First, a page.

It takes a sunny outlook on life to risk holding an outdoor concert anywhere in the Lower Mainland after Labour Day, but local boys Hedley will be hitting the stage in Deer Lake Park on Saturday rain or shine (likely rain), which is kind of fitting given that the name of the radio-friendly rockers’ latest album is The Show Must Go On.
But guitarist Dave Rosin doesn’t expect a little precipitation to be a problem for the band’s mostly young fans. “Most people here have no problem putting on their rain jackets,” he said over the phone from his backyard in Vancouver. “It’s a great chance to get some layers on!”
On a personal note, Rosin says it is also a bit apt that the Vancouver-based band’s big hometown gig – their first (sort of) since the album was released last November – is on Sept. 11.
Pretty much everybody can remember where they were on that particular day nine years ago, and for Rosin, it also happened to coincide with his first day of a lousy new job he had to take after recently moving to the area.
“I was living in New West and playing in a cover band and working at Bootlegger,” he said with a laugh. “So things now are going pretty good in comparison.”
“Pretty good” is a bit of an understatement, as the 29-year-old has since come a long way from selling jeans to Metrotown mallrats. Case in point, yet another date now seared in most Canadians’ minds (this time in a good way) is Feb. 28, 2010, a day Rosin spent at the former GM Place hanging out backstage with the likes of Michael Bublé, Nickelback and Avril Lavigne and watching Canada win gold in hockey before later taking the stage to play the band’s hit single “Cha-Ching” as part of the Olympic closing ceremony.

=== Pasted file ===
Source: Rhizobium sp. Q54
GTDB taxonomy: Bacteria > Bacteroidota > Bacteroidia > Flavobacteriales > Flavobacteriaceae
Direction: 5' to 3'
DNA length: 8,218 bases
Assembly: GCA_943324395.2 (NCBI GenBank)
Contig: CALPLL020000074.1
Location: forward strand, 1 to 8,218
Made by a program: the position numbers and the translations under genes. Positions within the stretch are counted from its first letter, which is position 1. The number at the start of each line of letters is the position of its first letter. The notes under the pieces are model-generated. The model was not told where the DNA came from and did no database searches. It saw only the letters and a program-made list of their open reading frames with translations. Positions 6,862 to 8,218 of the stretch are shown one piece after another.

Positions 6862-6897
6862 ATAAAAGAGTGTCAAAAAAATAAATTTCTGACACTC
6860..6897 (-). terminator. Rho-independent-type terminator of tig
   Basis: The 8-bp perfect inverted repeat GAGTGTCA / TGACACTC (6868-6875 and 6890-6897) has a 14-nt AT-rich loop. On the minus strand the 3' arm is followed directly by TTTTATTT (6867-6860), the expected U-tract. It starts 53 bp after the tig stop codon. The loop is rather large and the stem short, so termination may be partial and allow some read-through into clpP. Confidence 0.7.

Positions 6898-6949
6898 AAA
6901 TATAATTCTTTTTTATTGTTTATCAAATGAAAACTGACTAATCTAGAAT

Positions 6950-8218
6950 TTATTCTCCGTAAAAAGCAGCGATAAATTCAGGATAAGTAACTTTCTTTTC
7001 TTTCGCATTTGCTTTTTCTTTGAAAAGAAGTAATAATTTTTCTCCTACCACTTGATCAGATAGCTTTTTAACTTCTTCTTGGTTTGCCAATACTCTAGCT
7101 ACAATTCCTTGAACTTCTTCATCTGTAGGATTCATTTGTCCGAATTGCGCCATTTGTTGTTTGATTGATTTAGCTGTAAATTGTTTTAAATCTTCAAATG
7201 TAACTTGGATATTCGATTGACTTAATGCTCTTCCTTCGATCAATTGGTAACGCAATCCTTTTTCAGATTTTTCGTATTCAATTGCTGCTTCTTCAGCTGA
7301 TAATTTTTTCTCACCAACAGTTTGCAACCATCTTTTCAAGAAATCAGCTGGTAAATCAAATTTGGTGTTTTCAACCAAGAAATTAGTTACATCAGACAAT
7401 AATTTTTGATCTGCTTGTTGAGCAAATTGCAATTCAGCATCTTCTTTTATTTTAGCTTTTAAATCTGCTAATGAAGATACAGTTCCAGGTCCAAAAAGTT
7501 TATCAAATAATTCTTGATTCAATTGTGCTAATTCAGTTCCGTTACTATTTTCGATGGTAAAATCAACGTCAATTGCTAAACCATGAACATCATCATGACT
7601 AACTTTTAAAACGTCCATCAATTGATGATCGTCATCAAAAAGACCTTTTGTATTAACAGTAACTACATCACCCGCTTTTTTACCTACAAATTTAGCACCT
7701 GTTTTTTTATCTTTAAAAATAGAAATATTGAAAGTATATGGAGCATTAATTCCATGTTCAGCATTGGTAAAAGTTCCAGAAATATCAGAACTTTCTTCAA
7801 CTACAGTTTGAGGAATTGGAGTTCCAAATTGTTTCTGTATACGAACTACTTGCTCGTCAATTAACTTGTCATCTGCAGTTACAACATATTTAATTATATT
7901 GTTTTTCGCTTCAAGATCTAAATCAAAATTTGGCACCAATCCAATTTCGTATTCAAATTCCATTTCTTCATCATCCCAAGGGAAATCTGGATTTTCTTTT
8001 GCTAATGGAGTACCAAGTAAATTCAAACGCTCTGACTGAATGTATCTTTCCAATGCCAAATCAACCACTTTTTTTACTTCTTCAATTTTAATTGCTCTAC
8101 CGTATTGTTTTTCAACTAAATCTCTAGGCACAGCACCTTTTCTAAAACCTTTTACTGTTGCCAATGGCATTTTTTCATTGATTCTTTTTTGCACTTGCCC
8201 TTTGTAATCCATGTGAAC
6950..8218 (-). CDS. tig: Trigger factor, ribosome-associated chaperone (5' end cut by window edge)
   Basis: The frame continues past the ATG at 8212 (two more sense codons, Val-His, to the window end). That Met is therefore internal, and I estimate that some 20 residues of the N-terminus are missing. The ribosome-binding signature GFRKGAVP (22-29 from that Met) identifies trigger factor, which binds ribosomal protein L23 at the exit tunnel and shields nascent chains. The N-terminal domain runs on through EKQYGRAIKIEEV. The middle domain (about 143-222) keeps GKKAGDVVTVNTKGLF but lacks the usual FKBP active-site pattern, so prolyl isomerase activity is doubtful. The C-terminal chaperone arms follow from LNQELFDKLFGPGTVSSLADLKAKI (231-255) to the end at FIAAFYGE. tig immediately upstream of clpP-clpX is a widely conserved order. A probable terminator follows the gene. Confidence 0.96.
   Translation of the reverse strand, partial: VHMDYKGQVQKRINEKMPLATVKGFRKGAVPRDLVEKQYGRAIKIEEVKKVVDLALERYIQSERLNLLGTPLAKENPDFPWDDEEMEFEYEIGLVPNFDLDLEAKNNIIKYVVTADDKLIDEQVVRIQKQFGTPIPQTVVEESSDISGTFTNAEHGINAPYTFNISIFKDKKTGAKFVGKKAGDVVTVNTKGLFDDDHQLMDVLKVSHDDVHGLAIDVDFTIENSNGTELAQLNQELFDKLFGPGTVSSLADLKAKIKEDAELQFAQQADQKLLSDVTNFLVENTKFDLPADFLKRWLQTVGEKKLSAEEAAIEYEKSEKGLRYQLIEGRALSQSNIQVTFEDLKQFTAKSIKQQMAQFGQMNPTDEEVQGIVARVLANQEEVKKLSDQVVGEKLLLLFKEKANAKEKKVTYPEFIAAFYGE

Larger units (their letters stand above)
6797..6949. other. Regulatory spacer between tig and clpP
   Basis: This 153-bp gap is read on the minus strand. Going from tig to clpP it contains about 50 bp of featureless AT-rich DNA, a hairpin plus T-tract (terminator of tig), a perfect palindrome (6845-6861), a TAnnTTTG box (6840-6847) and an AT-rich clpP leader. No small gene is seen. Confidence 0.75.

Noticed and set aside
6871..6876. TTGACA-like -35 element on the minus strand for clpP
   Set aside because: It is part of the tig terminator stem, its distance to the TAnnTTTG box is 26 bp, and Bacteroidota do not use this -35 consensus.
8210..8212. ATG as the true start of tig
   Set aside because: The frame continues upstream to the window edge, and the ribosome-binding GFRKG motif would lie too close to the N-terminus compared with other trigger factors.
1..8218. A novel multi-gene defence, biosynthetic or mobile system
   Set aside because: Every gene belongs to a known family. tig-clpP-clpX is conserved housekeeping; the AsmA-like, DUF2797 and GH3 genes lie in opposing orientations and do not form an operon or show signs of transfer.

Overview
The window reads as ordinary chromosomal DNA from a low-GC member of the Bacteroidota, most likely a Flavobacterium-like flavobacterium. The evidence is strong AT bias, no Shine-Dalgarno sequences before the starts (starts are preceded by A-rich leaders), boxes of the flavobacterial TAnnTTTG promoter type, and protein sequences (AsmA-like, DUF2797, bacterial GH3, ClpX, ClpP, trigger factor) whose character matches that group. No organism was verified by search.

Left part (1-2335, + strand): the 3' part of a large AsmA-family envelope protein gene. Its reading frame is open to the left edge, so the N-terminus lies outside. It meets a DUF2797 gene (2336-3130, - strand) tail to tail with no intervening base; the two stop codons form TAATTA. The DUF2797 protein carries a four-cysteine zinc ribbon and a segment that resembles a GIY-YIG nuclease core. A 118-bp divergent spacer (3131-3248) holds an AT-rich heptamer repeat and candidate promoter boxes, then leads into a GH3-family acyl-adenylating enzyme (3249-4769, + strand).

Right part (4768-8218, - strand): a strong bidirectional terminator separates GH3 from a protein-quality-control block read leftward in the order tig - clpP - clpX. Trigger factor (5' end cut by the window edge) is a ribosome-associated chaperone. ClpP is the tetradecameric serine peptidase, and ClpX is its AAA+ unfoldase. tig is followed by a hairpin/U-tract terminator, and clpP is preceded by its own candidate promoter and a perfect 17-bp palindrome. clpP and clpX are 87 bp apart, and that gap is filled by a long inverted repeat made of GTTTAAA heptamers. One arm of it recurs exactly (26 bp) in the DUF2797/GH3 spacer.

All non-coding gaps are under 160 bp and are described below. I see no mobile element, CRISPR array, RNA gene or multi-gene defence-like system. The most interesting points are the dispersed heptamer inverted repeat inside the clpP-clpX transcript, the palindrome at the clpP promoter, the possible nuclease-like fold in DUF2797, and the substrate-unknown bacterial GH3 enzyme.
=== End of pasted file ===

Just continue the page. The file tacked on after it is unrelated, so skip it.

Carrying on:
“It was pretty awesome and we had a great time, but I’ve never had so much practice for such a short performance in my life,” he said. “It was literally 48 hours of waiting and waiting around, and then three minutes.”
While the inclusion of Hedley (not to mention Nickelback) in the extravagant send-off ceremony raised more than a few eyebrows, few can question the high-energy band – also made up of singer Jacob Hoggard, bassist Tommy Mac and drummer Chris Crippin – is a homegrown success story, and they are even named after a B.C. town. Some would argue White Rock might’ve made for a better namesake, but instead the band shares a handle with an old gold mining town in the Similkameen.
The story goes that Hoggard, a former Canadian Idol contestant and the band’s only original member, chose the name six years ago after stumbling across a news story saying the entire town of a few hundred souls was for sale for around $350,000. They considered changing it when new members came on board, but apparently fate had other plans for them.
“We were actually driving from the airport heading to a show in Toronto, and all of a sudden there was a car in front of us with the word ‘Hedley’ on the licence plate,” said Rosin. “Then later we were recording the songs for our first album, and the guy working behind the desk asked what the band’s name was. … After I told him, he said ‘check this out’ and he was wearing a Hedley, B.C. T-shirt. I’m like ‘guys, I don’t think we can change the name, it’s just meant to be.'”
With three platinum-selling albums behind them, the band could now probably easily afford the Crowsnest Highway pit stop, but Rosin said he doesn’t think the town is still on the market.
“I think the Canadian government actually stepped in and said ‘woah, woah, you’re not allowed to sell a town,'” he said. “But maybe we can build something right next to it and call it Hedley Vista or something?”
While he called the Olympic spotlight a career high point, Rosin said the band is looking forward to giving his hometown’s fans a more authentic show. “During the whole Olympic hubbub, we kinda just rolled through town, so we’re really excited to come back and do our own thing,” he said. “We’ve got three trucks worth of stuff, we have set changes, costume changes, so it’ll just be a good old-fashioned rock’n’roll show.”
(This story was first published Aug. 18, 2010. © Copyright (c) Burnaby Now)